Latest 0.0.1
Homepage https://github.com/onepointsixtwo/CinchAudio
License APACHE
Platforms ios 8.0
Authors

![CI Status](http://img.shields.io/travis/John Arvids Kartupelis/CinchAudio.svg?style=flat)
Version
License
Platform

Requirements

This does not have any dependencies on other libraries other than iOS runtimes

Installation

CinchAudio is available through CocoaPods. To install
it, simply add the following line to your Podfile:

pod "CinchAudio"

Author

John Arvids Kartupelis, [email protected]

License

CinchAudio is available under the Apache 2.0 license. See the LICENSE file for more info.

Usage

There is a demo application; you can fork this repo or download the zip and try it out. The demo application is a tabbed iOS app containing one tab showing the recorder working (with a very simple visualizer) and one tab showing the playback working outputting a simple sine wave.

Audio Playback

The CinchAudioPlayer can be created as follows:

CinchAudioPlayer *audioPlayer = [[CinchAudioPlayer alloc] initWithDataSource:<some data source> audioFormat:<some audio format>];

where is a class which implements the data source protocol:

@protocol CinchAudioDataSource <NSObject>

-(NSInteger)totalSamples;

@optional
-(NSData*)floatAudioSamplesWithLength:(NSInteger)length offsetInSamples:(NSInteger)offsetInSamples;
-(NSData*)int16AudioSamplesWithLength:(NSInteger)length offsetInSamples:(NSInteger)offsetInSamples;

@end

The data source protocol allows using either float audio samples or int16 audio samples depending on your preference / which for your existing data is in.

The CinchAudioPlayer constructor also takes an argument of an audioFormat which is an object implementing the audio format protocol:

typedef NS_ENUM(NSUInteger, CinchAudioFormatType)
{
    CinchAudioFormatType32BitFloat = 32,
    CinchAudioFormatType16BitShort = 16,
};

typedef NS_ENUM(NSUInteger, CinchAudioSampleRate)
{
    //TODO: add support for sample rates (can also use a numeric value cast to sample rate type)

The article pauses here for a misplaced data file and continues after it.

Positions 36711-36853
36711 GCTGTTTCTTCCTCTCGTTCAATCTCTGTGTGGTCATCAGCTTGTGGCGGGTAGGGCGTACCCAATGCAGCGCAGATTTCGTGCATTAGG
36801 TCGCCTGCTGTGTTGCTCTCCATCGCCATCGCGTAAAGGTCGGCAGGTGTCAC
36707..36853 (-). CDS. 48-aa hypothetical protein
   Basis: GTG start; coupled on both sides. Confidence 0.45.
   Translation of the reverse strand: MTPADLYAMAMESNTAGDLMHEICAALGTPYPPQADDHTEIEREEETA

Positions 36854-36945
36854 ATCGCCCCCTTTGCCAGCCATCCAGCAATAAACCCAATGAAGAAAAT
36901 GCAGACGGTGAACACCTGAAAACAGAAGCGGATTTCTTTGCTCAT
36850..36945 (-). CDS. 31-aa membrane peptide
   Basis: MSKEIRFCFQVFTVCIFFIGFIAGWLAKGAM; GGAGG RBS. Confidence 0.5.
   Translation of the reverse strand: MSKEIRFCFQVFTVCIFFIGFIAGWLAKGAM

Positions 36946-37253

CinchAudioSampleRate48Khz = 48000,
    CinchAudioSampleRate44100Hz = 44100,
};

typedef NS_ENUM(NSUInteger, CinchAudioChannelCount)
{
    //TODO: add support for more audio channel types?
    CinchAudioMono = 1,
    CinchAudioStereo = 2,
};

@protocol CinchAudioFormat <NSObject>

-(CinchAudioFormatType)audioFormatType;
-(CinchAudioSampleRate)audioSampleRate;
-(CinchAudioChannelCount)audioChannelCount;

@end

The protocol defines the type of PCM audio. The type specified will set which callback is chosen in the data source – using float calls the float audio samples method and using shorts calls the other one.

After having created the player object, playing, pausing and playing from a time point in the data is as easy as using these methods:

-(void)play;
-(void)stop;
-(void)seekToTime:(NSTimeInterval)time;

Audio Recording

The CinchAudioRecorder takes the same audio format argument as the player, but it instead of a data source requires a data handler to handle the incoming data from the recording device (iPhone mic):

@optional
-(void)cinchAudioRecorder:(nonnull CinchAudioRecorder*)cinchAudioRecorder didReceiveInt16Data:(nonnull NSData*)data;
-(void)cinchAudioRecorder:(nonnull CinchAudioRecorder*)cinchAudioRecorder didReceiveFloatData:(nonnull NSData*)data;

Again, which method is called depends on whether floats or int16 are used in the audio format.

Starting and stopping recording is done by using the following methods:

-(void)startRecording;
-(void)stopRecording;

NSData Categories

Since we’re using NSData for all callbacks instead of dealing directly with raw types (float or SInt16) there are some useful categories on NSData to allow easier conversion and convenience. NSData+PCM provides these methods:

-(NSInteger)PCMInt16Length;
-(NSInteger)PCMFloatLength;
-(NSData*)pcmInt16SubDataWithSamplesRange:(NSRange)range;
-(NSData*)pcmFloatSubDataWithSamplesRange:(NSRange)range;

Hopefully they’re fairly self-explanatory, but the length returns the length of samples given the type of data we’re using for samples. The subdata gives the subdata for the sample range rather than the byte range.

NSMutableData+PCM provides these methods:

-(void)appendPCMFloat:(float)pcmFloat;
-(void)appendPCMInt16:(SInt16)pcmInt16;

for conveniently adding a PCM int16 or float to a mutable data object.

Development

If you’d like to change anything, please do submit a pull request!

Latest podspec

{
    "name": "CinchAudio",
    "version": "0.0.1",
    "summary": "An audio library designed to make recording and playing back PCM audio a cinch",
    "description": "This is meant to be the easiest sound library you'll ever use for PCM audio. No more C - just plain Objective C callbacks.",
    "homepage": "https://github.com/onepointsixtwo/CinchAudio",
    "license": {
        "type": "APACHE",
        "file": "LICENSE"
    },
    "authors": {
        "onepointsixtwo": "[email protected]"
    },
    "platforms": {
        "ios": "8.0"
    },
    "source": {
        "git": "https://github.com/onepointsixtwo/CinchAudio.git",
        "tag": "v0.0.1"
    },
    "source_files": [
        "Classes",
        "CinchAudio/CinchAudio/*.{h,m}"
    ]
}

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